Tuesday, June 14, 2011


“It’s the lamp.” I pointed.

The lamp hung limply in the air.

“Although, you did a pretty good job with it,” Young Kubrick said. He sat and smoked at the lamp that looked uninspired as it leaned toward the floor.

“It doesn’t look better.”

“At least it’s not totally broken down.”

“What have you done to it?” asked the Electrician, visiting the Casa for the first time.

“Well originally it had a wooden dowel rod and some type of metal glue. Then if fell over. I’ve added a metal chopstick to the mix. That seems to at least be keeping it up, but, well…”

“I want to write a letter to the company that made this lamp,” said Young Kubrick. “I want to write a letter and tell them how stupid the design is. I want to send them pictures of the awfulness.”

“At the moment we’ve had two lesbians and now an Electrician try to fix this stupid thing. This lamp is worthless.”

The Electrician proceeded to take apart the lamp.

“This has got to the be the stupidest design I have ever seen.”

“But it’s pretty,” said Young Kubrick. True, the lamp had been purchased more for its aesthetic appeal in the Casa rather than practical design of doing simple things, like staying up and shedding light.

“I can fix this; I just need my tools.”

“If you fix it you would be our new god.”

We were not really a group that needed new gods, but we were happy to take them on when we found them. So it was that a few days later the Electrician turned up the Casa once again, this time with a soldering iron and other appropriate tools.

The lamp was worn down and tired, flailing after too much use and wear and tear. It stood like a person drunk and used and passed on. The lamp looked like a reflection of me on this fine and fair and sunny Sunday morning and I sympathized with the lamp's desire to spread out on the floor and bask in sweet warm sunbeams. The Electrician took the lamp in hand. “I’m almost positive I can make this work.”

He pulled it apart again slowly, and set to work trying to remove all traces of sticky baggage that had lingered since the lamp first came home. He peeled through layers slowly, with deft fingers, seeking out what secrets the lamp may hold and looking for ways in which to correct the madness that lay inside the workings.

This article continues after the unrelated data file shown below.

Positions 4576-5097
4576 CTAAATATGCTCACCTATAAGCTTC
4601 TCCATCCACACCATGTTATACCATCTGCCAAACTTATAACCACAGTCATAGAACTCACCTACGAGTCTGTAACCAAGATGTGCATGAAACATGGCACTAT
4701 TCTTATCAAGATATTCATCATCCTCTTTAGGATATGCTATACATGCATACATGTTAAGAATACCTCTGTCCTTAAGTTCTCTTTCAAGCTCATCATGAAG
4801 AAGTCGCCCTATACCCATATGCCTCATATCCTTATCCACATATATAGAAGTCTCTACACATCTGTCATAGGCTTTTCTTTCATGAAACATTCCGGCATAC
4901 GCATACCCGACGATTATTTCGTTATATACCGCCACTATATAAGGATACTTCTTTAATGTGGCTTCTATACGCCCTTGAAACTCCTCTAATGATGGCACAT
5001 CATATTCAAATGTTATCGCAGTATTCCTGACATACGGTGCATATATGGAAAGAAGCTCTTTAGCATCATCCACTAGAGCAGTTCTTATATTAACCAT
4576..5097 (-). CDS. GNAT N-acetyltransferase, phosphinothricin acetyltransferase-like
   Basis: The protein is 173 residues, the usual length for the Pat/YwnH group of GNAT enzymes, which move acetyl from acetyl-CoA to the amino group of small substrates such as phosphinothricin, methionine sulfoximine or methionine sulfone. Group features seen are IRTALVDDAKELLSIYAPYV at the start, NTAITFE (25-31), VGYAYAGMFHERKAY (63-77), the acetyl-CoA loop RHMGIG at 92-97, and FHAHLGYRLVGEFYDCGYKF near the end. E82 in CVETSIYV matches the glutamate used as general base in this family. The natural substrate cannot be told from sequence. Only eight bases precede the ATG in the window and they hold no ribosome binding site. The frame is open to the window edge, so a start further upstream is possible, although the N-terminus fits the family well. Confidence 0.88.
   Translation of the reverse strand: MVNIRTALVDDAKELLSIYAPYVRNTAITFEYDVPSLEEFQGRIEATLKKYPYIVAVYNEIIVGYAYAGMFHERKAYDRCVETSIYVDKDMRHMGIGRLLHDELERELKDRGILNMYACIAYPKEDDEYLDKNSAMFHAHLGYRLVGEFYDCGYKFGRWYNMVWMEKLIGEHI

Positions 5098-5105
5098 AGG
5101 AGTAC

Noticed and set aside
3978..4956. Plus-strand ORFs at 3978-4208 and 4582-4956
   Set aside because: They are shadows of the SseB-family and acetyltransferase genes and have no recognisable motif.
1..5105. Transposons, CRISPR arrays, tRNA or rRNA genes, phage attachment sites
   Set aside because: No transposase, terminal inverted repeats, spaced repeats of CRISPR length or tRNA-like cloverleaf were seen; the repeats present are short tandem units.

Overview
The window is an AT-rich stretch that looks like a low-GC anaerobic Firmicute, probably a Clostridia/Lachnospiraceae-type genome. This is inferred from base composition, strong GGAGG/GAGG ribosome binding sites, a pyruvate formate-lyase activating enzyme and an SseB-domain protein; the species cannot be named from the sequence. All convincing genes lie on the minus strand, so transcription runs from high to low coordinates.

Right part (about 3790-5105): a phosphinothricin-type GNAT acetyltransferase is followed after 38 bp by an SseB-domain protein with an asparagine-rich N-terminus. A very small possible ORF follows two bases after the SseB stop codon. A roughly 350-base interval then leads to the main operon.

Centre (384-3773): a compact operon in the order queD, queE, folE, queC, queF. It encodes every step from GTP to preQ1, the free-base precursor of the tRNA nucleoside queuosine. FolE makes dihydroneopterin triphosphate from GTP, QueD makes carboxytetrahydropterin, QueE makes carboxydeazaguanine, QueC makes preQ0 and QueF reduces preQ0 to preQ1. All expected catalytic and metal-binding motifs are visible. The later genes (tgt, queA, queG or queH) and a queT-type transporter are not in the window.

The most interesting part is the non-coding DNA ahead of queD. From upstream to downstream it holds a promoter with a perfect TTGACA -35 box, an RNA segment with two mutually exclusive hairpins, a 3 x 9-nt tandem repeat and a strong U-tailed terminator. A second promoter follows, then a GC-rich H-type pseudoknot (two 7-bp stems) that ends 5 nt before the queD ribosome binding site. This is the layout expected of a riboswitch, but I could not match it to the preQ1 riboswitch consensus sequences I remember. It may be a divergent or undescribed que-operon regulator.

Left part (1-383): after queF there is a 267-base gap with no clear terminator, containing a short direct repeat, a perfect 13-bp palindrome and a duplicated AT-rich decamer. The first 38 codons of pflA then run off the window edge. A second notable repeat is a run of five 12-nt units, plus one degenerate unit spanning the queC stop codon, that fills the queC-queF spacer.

“What the hell did you put in this thing?”

I found the bags of epoxy that had been used to fill much of the inside of the lamp. The Electrician tried to peel back the old epoxy like a chef skinning an onion. After about thirty minutes the loss of the cause became apparent. “Well, I guess I can just try something a little more ghetto.”

And with that he pulled out the prettiest soldering iron I have ever seen. It had a thermostat and you could actually set the temperature rather than just plugging it in and getting whatever it chose to dish out. He heated it up to around 800 degrees and began to use some acidic grease to clean up the fittings. The plan was to fill the threads with solder and see if by building up the threads a little if it would be possible to make a solid connection that would keep the lamp together.

“It’s a stupid way to do it, but it’s the only idea I have.”

“It’s got to be better than a wooden dowel rod and metal chopstick.”

The solder was filled into the inside threads, and with a wrench and prayer the lamp was once again fitted and screwed into itself to see if, at last, it might stand on its own to shed light into the Casa.

“This has got to be the most ghetto thing I have ever done.”

He fit the rest of the pieces of the lamp back together, screwed in the bas, and then, I held my breath as he placed the lampshade on to the lamp. We had determined days before that the problem was, in fact the lampshade. The lampshade was another “it matches the rest of the furniture” purchase. While pretty, it also weighed more than the original, and so was contributing to pulling the lamp down. I held my breath. The lampshade went down and was screwed on.

The lamp stood there. It stood almost perky in the afternoon light. It stood, holding up its lampshade and did not fall down.


“Kubrick!” I shouted.

He came dancing into the room, a high-pitched scream repeated three times at the magnificence of the lamp that had finally been fixed. “I bow to you, sir, I bow to you.” The Electrician smiled, amused, and accepted our supplication as we both worshipped at his toolkit.

“I’ve got to send the Bard a message,” Kubrick said, snapping a picture of the Electrician and the lamp together. “I sent the picture and it said ‘the lamp is fixed and here is the man that did it.’ The message had three exclamation points. That is how excited I am.”

“If you really wanted to show how excited you are it should have been three exclamation points and a 1.”

The Electrician giggled. Ah, geek humor. The tools were packed carefully back into a bag and we felt the Casa in the bright illumination of the sun with the promise of soft, warm lamplight in the evening ahead.

1 comment:

Gryffan the ninja profile guy said...

huzzah! all hail the mighty electrician god. he has many sooths! many sooths that he will say in the name of lamp repair. i am mystified.